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In post-Covid England, clubs losing £319,000 a week can no longer be normal

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A general view of Sunderland's Stadium of Light home. Sunderland's accounts over a decade, collected by UK-based academic Kieran Maguire, show a loss of £442,000 a week

A general view of Sunderland's Stadium of Light home. Sunderland's accounts over a decade, collected by UK-based academic Kieran Maguire, show a loss of £442,000 a week

A general view of Sunderland's Stadium of Light home. Sunderland's accounts over a decade, collected by UK-based academic Kieran Maguire, show a loss of £442,000 a week

The Celtic Tiger-era League of Ireland is often held up as a model for financial insanity in the football industry.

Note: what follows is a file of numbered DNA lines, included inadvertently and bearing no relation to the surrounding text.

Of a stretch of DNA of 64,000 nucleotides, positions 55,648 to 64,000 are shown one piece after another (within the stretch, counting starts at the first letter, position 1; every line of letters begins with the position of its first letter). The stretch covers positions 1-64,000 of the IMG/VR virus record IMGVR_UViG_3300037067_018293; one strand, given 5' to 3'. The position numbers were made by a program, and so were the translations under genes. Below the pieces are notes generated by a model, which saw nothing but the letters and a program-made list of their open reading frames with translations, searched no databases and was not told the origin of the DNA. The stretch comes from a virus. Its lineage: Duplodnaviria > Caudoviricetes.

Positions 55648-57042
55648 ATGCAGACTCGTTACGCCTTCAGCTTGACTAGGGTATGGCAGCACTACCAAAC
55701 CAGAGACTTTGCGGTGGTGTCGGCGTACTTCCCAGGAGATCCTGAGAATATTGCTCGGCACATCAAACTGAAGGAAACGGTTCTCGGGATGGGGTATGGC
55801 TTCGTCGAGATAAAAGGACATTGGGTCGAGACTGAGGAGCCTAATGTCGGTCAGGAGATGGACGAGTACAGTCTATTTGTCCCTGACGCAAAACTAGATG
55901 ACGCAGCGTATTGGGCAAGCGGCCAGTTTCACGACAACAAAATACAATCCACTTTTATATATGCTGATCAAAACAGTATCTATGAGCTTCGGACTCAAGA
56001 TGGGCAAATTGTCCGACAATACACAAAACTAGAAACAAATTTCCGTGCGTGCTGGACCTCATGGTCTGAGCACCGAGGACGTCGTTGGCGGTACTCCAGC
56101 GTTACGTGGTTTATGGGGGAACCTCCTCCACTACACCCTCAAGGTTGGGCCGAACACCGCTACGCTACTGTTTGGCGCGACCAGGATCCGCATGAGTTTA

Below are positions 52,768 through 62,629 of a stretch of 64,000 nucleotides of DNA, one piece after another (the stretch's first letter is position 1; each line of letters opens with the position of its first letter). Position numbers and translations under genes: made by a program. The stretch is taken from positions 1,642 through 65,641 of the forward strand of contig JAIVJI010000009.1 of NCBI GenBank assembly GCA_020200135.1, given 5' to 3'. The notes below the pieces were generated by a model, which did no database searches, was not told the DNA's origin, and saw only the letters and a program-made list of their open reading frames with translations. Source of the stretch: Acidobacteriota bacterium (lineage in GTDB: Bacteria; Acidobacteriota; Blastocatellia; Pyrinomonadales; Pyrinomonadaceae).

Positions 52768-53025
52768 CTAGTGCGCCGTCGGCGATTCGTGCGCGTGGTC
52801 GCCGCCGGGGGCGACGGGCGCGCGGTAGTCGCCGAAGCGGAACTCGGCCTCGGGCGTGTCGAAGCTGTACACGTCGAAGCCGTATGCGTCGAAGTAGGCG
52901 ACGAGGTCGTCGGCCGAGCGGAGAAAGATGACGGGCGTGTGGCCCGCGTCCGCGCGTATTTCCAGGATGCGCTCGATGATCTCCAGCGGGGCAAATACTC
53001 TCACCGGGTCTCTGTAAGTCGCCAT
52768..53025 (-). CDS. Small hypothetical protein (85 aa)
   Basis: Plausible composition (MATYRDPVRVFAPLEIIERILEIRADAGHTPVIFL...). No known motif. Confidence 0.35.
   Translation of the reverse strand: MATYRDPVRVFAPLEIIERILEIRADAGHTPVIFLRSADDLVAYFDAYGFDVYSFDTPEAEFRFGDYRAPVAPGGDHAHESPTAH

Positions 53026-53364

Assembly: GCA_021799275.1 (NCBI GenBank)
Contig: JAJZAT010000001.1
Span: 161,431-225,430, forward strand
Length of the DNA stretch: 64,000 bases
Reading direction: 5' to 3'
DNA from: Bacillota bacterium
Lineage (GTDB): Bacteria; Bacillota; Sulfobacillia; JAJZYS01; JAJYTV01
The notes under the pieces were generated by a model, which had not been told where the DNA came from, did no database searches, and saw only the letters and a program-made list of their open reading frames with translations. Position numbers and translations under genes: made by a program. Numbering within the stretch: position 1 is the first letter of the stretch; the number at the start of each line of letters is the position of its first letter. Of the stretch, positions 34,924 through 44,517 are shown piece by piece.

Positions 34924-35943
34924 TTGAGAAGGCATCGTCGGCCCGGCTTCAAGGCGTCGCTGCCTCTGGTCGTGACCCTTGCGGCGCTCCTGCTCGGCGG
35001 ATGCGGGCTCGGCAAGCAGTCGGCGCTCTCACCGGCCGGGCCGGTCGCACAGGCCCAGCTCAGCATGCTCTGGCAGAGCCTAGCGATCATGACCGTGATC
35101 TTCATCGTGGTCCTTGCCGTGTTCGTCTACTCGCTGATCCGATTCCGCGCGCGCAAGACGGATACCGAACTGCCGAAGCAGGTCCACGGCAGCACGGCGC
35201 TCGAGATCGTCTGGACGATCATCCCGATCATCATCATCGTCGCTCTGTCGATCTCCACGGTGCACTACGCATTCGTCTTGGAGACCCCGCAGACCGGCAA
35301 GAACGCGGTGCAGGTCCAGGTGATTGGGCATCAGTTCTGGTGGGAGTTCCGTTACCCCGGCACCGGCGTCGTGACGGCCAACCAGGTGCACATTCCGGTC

This was a league where wages had no relevance to income or gate receipts, where clubs went bust just after winning the league, where the treasurer of one title-chasing club hoped the team could win all games 3-1, just so they wouldn't have to pay the goalkeeper a massive clean sheet bonus which they could not afford.

Recklessness is not an exclusively Irish trait, of course, and while so much focus in a Covid-19 world is on the Premier League and how that can be finished, England's second tier is coming under more scrutiny, with eyes also on the lower divisions.